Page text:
Publication number Priority date Publication date Assignee Title
JPS5618375A (en) * 1979-07-23 1981-02-21 Nissan Motor Co Ltd Battery liquid level alarm
JPS57196481A (en) * 1981-05-27 1982-12-02 Yuasa Battery Co Ltd Inspection of storage battery
JPS5859568A (en) * 1981-10-05 1983-04-08 Nissan Shatai Co Ltd Alarm apparatus for battery
US4727006A (en) * 1986-02-12 1988-02-23 The United States Of America As Represented By The Secretary Of The Army Method of monitoring electrochemical cells

Patent Citations (4)

* Cited by examiner, † Cited by third party
Publication number Priority date Publication date Assignee Title
JPS5618375A (en) * 1979-07-23 1981-02-21 Nissan Motor Co Ltd Battery liquid level alarm
JPS57196481A (en) * 1981-05-27 1982-12-02 Yuasa Battery Co Ltd Inspection of storage battery
JPS5859568A (en) * 1981-10-05 1983-04-08 Nissan Shatai Co Ltd Alarm apparatus for battery
US4727006A (en) * 1986-02-12 1988-02-23 The United States Of America As Represented By The Secretary Of The Army Method of monitoring electrochemical cells

Cited By (33)

* Cited by examiner, † Cited by third party
Publication number Priority date Publication date Assignee Title
US5412138A (en) * 1990-06-14 1995-05-02 Elf Atochem S.A. Phosphorus-containing acrylic compounds and polymers thereof
US5363030A (en) * 1991-09-16 1994-11-08 Motorola, Inc. Battery having a transistor switch for supplying energy
US5258244A (en) * 1991-12-09 1993-11-02 Hughes Aircraft Company Reversible automatic cell bypass circuit
US5298346A (en) * 1992-07-27 1994-03-29 Motorola, Inc. Battery identification system
US5460901A (en) * 1992-09-29 1995-10-24 Nokia Mobile Phones Limited Battery identification
US5570255A (en) * 1994-02-02 1996-10-29 Nec Corporation Overcurrent preventing circuit
EP0666630A1 (en) * 1994-02-02 1995-08-09 Nec Corporation Overcurrent preventing circuit
US5750285A (en) * 1994-08-25 1998-05-12 Yuasa Corporation Life indicator and lead-acid storage battery with life indicator
US5622789A (en) * 1994-09-12 1997-04-22 Apple Computer, Inc. Battery cell having an internal circuit for controlling its operation
US5645949A (en) * 1994-09-12 1997-07-08 Apple Computer, Inc. Battery cell having an internal circuit for controlling its operation
US5587250A (en) * 1995-09-27 1996-12-24 Motorola, Inc. Hybrid energy storage system
WO1997012415A1 (en) * 1995-09-27 1997-04-03 Motorola Inc. Hybrid energy storage system
US5783322A (en) * 1995-11-09 1998-07-21 Sony Corporation Secondary battery pack
US5716725A (en) * 1996-06-06 1998-02-10 Motorola, Inc. Method apparatus for indicating improper coupling of a power source to an electronic device
WO1998019357A1 (en) * 1996-10-28 1998-05-07 Motorola Inc. Hybrid energy storage system
US5670266A (en) * 1996-10-28 1997-09-23 Motorola, Inc. Hybrid energy storage system
US5738919A (en) * 1996-11-25 1998-04-14 Motorola, Inc. Energy storage system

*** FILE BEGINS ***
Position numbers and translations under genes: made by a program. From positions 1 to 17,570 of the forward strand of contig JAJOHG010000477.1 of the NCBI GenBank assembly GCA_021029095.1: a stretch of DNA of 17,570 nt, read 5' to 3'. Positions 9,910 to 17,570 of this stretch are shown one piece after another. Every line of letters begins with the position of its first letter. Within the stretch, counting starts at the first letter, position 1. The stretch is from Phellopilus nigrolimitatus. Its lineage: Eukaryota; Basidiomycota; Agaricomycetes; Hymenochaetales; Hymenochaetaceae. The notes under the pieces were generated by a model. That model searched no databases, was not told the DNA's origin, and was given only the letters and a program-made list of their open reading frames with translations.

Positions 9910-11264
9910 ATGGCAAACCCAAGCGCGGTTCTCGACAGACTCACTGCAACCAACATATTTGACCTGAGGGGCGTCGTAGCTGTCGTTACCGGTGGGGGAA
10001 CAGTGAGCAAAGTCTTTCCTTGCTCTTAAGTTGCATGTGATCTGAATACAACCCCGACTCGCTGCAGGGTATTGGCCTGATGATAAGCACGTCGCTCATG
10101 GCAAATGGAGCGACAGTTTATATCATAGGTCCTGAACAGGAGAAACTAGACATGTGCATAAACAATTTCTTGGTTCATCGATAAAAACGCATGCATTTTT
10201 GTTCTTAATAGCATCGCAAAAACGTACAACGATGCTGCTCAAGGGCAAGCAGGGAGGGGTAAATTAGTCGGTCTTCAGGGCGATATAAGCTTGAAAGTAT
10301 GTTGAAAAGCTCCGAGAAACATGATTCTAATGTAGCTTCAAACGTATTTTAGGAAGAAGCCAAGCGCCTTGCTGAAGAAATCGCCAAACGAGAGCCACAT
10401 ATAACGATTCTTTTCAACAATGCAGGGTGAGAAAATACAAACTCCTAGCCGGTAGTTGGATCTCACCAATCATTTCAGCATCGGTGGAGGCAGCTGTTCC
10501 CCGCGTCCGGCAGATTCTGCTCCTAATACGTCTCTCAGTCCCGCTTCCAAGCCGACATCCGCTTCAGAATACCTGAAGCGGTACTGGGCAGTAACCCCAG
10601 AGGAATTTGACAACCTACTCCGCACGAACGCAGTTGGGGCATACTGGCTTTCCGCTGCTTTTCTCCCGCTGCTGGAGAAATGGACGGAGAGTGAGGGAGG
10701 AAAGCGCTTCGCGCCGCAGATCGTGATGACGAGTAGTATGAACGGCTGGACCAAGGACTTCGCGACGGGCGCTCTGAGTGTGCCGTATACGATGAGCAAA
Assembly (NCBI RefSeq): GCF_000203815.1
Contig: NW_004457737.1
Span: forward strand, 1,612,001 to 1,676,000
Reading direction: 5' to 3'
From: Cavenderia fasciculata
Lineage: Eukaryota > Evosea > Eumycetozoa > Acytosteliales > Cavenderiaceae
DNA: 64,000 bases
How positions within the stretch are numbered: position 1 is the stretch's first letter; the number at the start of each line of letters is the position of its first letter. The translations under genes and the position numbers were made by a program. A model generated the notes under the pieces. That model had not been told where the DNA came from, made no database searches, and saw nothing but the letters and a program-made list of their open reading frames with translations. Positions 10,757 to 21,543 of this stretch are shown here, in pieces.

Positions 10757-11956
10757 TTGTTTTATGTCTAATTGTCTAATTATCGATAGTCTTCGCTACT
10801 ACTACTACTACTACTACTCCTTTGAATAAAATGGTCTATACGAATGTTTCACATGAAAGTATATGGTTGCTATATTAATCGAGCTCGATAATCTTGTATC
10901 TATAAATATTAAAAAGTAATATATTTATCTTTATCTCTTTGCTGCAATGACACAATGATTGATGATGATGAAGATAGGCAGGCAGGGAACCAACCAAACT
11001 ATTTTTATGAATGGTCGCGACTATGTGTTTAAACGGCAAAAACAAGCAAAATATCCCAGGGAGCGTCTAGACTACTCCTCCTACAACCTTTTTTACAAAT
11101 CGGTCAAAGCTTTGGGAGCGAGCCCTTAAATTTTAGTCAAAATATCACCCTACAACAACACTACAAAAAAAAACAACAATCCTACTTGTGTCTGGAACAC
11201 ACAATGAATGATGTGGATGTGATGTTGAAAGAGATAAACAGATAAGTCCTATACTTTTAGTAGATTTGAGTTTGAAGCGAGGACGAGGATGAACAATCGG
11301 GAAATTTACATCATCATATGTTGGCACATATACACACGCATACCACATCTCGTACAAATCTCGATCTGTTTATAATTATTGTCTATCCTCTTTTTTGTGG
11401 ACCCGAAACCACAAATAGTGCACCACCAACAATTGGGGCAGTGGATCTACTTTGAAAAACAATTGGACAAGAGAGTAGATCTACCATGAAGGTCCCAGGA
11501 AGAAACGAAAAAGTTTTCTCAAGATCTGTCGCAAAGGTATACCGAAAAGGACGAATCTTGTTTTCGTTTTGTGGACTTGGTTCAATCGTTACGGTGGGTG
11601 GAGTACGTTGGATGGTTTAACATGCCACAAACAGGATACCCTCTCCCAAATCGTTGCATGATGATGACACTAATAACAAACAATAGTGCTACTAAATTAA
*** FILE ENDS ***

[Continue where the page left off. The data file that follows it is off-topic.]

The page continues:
WO1998024140A1 (en) * 1996-11-25 1998-06-04 Motorola Inc. Energy storage system
US6087812A (en) * 1997-06-13 2000-07-11 Motorola, Inc. Independent dual-switch system for extending battery life under transient loads
US6117585A (en) * 1997-07-25 2000-09-12 Motorola, Inc. Hybrid energy storage device
US6295193B1 (en) 1999-01-22 2001-09-25 Telefonaktiebologate Lm Ericsson (Publ) Electronic circuit board, an arrangement comprising an insulating material and an electronic circuit board
US6469619B1 (en) 1999-04-20 2002-10-22 The United States Of America As Represented By The Department Of Health And Human Services Intrinsically-safe roof hazard alert module
US20050151657A1 (en) * 2002-06-19 2005-07-14 Lockhart Bradley W. Battery monitor with wireless remote communication
US7394394B2 (en) * 2002-06-19 2008-07-01 Tarma, L.L.C. Battery monitor with wireless remote communication
US20080129249A1 (en) * 2005-03-17 2008-06-05 Toyota Jidosha Kabushiki Kaisha Monitoring Device for Power Supply System
WO2006098157A3 (en) * 2005-03-17 2007-11-01 Toyota Motor Co Ltd Monitoring device for power supply system
US7746031B2 (en) 2005-03-17 2010-06-29 Toyota Jidosha Kabushiki Kaisha Monitoring device for power supply system
US20100323766A1 (en) * 2009-06-22 2010-12-23 Motorola, Inc. Method and apparatus for intrinsically safe operation of a communication device
US8805455B2 (en) 2009-06-22 2014-08-12 Motorola Solutions, Inc. Method and apparatus for intrinsically safe operation of a communication device
US20110045323A1 (en) * 2009-08-21 2011-02-24 Motorola, Inc. Current limiting apparatus and method
US8305725B2 (en) 2009-08-21 2012-11-06 Motorola Solutions, Inc. Current limiting apparatus and method
US20110086256A1 (en) * 2009-10-08 2011-04-14 Etymotic Research Inc. Rechargeable Battery Assemblies and Methods of Constructing Rechargeable Battery Assemblies
US8460816B2 (en) * 2009-10-08 2013-06-11 Etymotic Research, Inc. Rechargeable battery assemblies and methods of constructing rechargeable battery assemblies